I Decentralization and Local Economic Development
The first section provides an introductory overview of decentralization, both at the global level and specific to Latin America, seeking to determine to what extent decentralization is creating, or can create, greater opportunities to stimulate economic growth at the subnational level. Although it would be premature to conclude that an unequivocal relationship exists between decentralization and local economic development (LED), this section identifies the most relevant aspects to consider in understanding such a relationship.
In chapter 1, Tim Campbell describes the global trends toward decentralization and the basic elements of that process common to various countries. These elements are analyzed to formulate an understanding of the effect they have on LED. The author argues that the capacity of local governments is the key to driving LED and that there are a variety of tools at their disposal to create an appropriate business climate, formulate strategies, and implement programs. Nonetheless, he points out that their success depends on a complex variety of factors, among them the ability to strike an acceptable balance between decision-making autonomy for local governments and effective financial regulation of their spending and debt. This requires a clear definition of powers between levels of government, association with the private sector, and the incorporation of effective accountability mechanisms.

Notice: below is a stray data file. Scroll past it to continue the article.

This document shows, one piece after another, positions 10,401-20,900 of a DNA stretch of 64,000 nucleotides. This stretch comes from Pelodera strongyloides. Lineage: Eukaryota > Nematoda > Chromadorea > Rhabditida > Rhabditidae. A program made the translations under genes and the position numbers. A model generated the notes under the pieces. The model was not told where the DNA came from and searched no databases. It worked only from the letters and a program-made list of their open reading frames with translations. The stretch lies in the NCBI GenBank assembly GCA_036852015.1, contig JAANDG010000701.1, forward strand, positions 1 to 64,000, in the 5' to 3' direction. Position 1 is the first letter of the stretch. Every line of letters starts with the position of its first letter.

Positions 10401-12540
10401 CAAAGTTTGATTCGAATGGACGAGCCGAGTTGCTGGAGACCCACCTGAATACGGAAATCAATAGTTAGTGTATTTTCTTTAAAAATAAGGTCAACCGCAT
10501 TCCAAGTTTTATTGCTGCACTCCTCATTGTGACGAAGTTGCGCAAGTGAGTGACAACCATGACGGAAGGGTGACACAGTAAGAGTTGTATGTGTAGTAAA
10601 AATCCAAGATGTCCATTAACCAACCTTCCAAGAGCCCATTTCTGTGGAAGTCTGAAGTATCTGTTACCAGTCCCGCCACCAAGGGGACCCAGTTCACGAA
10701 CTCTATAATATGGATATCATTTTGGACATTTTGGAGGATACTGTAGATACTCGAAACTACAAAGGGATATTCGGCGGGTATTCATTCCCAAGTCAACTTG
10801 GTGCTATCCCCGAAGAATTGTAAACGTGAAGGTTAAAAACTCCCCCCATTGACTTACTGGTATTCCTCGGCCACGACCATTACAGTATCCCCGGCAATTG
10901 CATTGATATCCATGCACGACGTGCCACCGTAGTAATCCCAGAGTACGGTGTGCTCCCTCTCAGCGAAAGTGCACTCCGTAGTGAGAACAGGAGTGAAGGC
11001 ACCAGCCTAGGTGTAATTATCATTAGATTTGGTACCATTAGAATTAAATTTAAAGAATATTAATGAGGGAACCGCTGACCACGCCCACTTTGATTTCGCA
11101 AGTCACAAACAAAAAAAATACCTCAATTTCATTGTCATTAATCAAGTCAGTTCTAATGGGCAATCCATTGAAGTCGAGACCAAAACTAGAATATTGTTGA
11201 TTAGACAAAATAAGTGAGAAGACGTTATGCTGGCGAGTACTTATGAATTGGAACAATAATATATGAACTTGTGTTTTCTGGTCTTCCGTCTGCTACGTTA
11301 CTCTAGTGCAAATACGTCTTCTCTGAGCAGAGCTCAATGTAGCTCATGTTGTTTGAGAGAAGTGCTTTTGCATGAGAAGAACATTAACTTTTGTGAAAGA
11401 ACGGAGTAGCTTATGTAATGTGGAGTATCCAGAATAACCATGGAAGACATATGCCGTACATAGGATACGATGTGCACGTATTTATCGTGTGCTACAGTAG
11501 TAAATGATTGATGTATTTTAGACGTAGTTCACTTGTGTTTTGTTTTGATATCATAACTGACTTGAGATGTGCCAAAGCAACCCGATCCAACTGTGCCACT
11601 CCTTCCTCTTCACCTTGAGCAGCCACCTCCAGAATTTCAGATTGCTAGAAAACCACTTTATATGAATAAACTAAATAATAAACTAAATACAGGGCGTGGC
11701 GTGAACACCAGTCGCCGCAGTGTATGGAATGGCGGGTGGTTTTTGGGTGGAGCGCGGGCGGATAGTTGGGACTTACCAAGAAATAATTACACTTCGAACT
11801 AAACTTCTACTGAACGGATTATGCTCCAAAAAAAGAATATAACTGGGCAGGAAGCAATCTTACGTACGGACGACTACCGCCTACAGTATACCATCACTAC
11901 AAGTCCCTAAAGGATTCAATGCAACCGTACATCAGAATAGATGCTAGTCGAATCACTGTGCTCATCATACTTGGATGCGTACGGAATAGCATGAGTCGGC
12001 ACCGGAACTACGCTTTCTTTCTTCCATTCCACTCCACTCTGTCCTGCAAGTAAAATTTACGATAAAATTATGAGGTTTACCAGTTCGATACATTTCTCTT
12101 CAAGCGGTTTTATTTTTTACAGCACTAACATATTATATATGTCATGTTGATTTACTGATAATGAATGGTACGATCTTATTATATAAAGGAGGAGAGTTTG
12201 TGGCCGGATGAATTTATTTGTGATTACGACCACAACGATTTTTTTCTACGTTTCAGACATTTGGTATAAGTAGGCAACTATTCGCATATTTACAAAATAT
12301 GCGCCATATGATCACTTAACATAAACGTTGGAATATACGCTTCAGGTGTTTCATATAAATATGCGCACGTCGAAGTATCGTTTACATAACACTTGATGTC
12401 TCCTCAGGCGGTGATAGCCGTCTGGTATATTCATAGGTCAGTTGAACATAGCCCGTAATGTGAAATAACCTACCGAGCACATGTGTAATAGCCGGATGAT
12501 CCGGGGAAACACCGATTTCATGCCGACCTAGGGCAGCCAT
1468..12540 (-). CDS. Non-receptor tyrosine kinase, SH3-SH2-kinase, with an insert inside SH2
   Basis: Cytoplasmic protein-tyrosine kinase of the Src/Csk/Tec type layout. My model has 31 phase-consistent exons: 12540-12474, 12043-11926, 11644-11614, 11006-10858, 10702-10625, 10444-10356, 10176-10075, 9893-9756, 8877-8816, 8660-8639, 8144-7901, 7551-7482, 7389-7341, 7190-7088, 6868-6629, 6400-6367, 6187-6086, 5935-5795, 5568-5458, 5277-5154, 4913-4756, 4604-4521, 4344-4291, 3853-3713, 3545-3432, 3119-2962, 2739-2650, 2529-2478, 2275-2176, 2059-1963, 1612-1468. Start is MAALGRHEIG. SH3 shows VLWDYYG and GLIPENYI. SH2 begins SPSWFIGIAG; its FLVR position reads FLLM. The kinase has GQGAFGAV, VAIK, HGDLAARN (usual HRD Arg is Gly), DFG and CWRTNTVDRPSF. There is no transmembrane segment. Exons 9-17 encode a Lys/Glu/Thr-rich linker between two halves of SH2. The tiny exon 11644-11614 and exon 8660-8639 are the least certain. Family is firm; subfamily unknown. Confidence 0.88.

In chapter 2, Rafael de la Cruz attempts to clarify the question of whether Latin American economies are fully benefiting from decentralization in the region. The author specifically investigates whether a higher degree of decentralization allows subnational governments to lower transaction costs of the overall economy, and urban economies in particular, thereby improving opportunities for LED. To this effect, he compares the degree of decentralization with the gross domestic product (GDP) per capita (as a proxy to per capita productivity) in the major cities of Latin America, which could indicate a positive association between the two factors. However, de la Cruz highlights the limitations of this analysis, and argues that there is still room to improve the effectiveness of subnational governments and their impact on local development, particularly by adopting the necessary corrective policies to realign intergovernmental fiscal relations and subnational management models.
In chapter 3, Mario Marcel highlights the necessary requirements for decentralization to increase economic efficiency in the provision of public goods. He maintains that decentralization processes can be understood economically from two different approaches. In the first (local public choice) approach, decentralization contributes to the efficiency of public- resource allocation and requires that subnational governments be given responsibilities and functions to provide public services to the communities that are in line with their preferences. In the second (principal- agent) approach, decentralization’s contribution to efficiency depends on the capacity of the central government to generate rules, incentives, and supervisory systems that drive subnational government performance. Additionally, the author analyzes the decentralization processes in Chile to show how these two approaches have been combined, and presents the pending challenges of subnational institutions in that country.